The Times today has it absolutely dead wrong in its rationale for supporting legislation strengthening the ability of employees to unionize.
There’s simply no way to arrive at the positions of the editors without presupposing that businesses generally harm their workers and that employees are generally better off unionized. One has to assume that wages and benefits always improve in a union environment, which evidence shows to be untrue (even before mandatory union dues are sliced off the top). One also has to believe it’s the union’s right, once it has claimed exclusive rights of negotiation for a set of employees, to use the existing contract rather than a blank slate as a base point for contract talks.
Here’s the second most disturbing paragraph for me:
The most significant change in the bill is known as a majority signup, which would allow employees at a company to unionize if a majority signed cards expressing their desire to do so. Under current law, an employer can reject the majority’s signatures and insist on a secret ballot. But in a disturbingly high number of cases, the employer uses the time before the vote to pressure employees to rethink their decision to unionize.
And the most disturbing one:
The bill’s opponents charge that replacing secret ballots with the majority signup would be undemocratic. But the current system is by no means fair. The law prohibits union advocacy by employees during work hours and allows employers to ban organizers from the work place. But employers can require workers to attend anti-union presentations, and can discipline or fire those who refuse to attend.
The Times apparently doesn’t think the federal laws prohibiting any member of management from threatening, interrogating, persecuting, or spying on workers during a union campaign are strong enough. Conversely, it apparently doesn’t think a similar threat exists from union representatives, who are not prohibited from any of these actions. And it apparently doesn’t think there’s any danger of peer pressure when a group of workers goes around the to their coworkers asking each of them face-to-face to sign their union petition.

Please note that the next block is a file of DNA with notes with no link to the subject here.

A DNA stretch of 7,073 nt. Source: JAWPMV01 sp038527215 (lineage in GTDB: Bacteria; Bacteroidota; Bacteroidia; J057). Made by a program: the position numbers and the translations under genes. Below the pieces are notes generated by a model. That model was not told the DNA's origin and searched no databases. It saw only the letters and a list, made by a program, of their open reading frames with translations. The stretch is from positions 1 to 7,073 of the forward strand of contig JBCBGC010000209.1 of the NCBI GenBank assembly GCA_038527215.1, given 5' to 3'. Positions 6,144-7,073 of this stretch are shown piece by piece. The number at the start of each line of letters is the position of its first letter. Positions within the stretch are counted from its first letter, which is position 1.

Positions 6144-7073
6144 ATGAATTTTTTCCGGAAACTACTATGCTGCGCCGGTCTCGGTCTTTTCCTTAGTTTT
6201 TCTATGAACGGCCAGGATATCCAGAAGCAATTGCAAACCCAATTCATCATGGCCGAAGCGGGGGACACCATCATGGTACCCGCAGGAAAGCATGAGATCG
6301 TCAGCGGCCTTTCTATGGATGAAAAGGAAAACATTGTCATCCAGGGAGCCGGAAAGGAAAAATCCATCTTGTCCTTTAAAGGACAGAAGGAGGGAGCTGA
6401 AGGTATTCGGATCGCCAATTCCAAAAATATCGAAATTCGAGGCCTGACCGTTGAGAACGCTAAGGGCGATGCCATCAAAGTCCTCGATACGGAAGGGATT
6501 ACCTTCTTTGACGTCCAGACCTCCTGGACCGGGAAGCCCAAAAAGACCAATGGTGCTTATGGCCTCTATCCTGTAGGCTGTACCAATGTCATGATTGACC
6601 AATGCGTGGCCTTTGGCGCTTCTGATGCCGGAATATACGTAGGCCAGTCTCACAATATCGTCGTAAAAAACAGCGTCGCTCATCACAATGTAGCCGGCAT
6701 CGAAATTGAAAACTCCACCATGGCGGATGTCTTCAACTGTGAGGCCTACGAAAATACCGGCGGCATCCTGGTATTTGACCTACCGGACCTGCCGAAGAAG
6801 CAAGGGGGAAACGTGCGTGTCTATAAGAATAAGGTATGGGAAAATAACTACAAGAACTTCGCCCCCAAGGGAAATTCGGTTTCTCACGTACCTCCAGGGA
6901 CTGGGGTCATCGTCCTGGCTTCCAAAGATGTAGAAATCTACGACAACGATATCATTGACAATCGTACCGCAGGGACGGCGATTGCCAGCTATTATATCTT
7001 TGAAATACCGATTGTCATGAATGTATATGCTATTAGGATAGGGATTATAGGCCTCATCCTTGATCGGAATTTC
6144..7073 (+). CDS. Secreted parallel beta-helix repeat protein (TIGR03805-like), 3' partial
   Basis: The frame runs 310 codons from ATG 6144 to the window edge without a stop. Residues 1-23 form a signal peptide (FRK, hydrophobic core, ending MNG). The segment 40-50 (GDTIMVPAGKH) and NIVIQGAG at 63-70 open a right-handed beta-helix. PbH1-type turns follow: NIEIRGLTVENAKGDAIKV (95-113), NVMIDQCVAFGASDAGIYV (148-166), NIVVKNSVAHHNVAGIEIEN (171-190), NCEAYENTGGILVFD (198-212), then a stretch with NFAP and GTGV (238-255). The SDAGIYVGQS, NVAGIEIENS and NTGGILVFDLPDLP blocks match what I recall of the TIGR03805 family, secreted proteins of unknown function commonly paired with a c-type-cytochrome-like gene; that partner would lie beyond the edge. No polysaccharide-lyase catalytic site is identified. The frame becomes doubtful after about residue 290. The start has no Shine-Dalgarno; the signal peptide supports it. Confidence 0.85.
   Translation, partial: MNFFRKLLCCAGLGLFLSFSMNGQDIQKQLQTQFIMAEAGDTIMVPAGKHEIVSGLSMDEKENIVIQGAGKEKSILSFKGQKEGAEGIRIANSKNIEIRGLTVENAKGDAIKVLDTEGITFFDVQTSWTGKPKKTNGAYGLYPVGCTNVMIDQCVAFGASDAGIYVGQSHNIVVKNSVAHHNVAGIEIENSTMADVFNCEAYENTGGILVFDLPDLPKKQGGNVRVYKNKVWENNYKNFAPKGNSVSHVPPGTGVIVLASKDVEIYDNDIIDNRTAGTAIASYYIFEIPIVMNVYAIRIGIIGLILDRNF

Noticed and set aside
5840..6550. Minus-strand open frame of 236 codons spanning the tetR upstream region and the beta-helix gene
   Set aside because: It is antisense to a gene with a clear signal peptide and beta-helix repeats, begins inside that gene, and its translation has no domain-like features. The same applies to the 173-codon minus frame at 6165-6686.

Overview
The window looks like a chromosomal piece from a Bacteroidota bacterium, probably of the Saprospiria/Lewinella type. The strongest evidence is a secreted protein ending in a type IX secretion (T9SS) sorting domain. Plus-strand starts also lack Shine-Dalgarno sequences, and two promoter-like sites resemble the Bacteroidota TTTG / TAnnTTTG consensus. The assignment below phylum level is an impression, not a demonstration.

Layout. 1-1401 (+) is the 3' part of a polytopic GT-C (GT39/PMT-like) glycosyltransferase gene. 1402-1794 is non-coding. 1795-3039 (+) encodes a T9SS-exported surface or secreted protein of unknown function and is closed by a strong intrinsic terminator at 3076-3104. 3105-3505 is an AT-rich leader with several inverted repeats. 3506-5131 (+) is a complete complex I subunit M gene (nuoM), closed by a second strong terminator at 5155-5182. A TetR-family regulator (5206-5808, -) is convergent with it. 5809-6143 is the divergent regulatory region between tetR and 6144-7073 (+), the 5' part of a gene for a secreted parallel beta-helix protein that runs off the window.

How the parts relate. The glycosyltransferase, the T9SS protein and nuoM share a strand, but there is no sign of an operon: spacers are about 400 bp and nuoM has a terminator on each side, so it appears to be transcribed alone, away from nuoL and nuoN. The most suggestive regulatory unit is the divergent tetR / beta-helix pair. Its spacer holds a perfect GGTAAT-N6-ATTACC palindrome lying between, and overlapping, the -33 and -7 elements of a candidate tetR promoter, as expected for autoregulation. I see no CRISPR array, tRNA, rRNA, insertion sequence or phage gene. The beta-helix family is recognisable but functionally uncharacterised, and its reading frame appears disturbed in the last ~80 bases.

Anyone familiar with the process for submitting a ballot in a union election knows that it’s impossible to know who voted for what. It’s carefully designed that way to prevent both the company and union advocates from retaliating against the individual. Employees who want to form unions typically feel passionately about it — passionately enough that coworkers opposed to a union already face the threat of persecution (or worse) by their peers. If anything, the employer’s ability to reject a petition protects the employees, and it could be claimed that those who would do away with it are more anti-worker. But more importantly, this editorial, and this bill, insults workers everywhere by presupposing they are not strong enough or smart enough to make an informed decision on a secret ballot!
The Times and supporting legislators must believe that workers having a union is more important than workers having the right to a vote free of peer pressure from either side. Wait, I don’t have to guess, because the Times says it outright:
Labor unions have a role to play in helping to fix today’s economic ills — most notably, worsening income inequality, a problem that’s caused in part by unions’ decline and the workers’ resulting lack of bargaining power. What’s needed is a Congressional drive to help Mr. Bush see this obvious connection.
A bill designed around the idea that unions are good for workers regardless of potential worker opposition is a faith-based initiative. Is this not obvious? Somebody who believes the opposite, please tell me why my concerns are mistaken, because short of sheer politics, lobbying, or blind ideology, I don’t understand why someone would support making the votes transparent.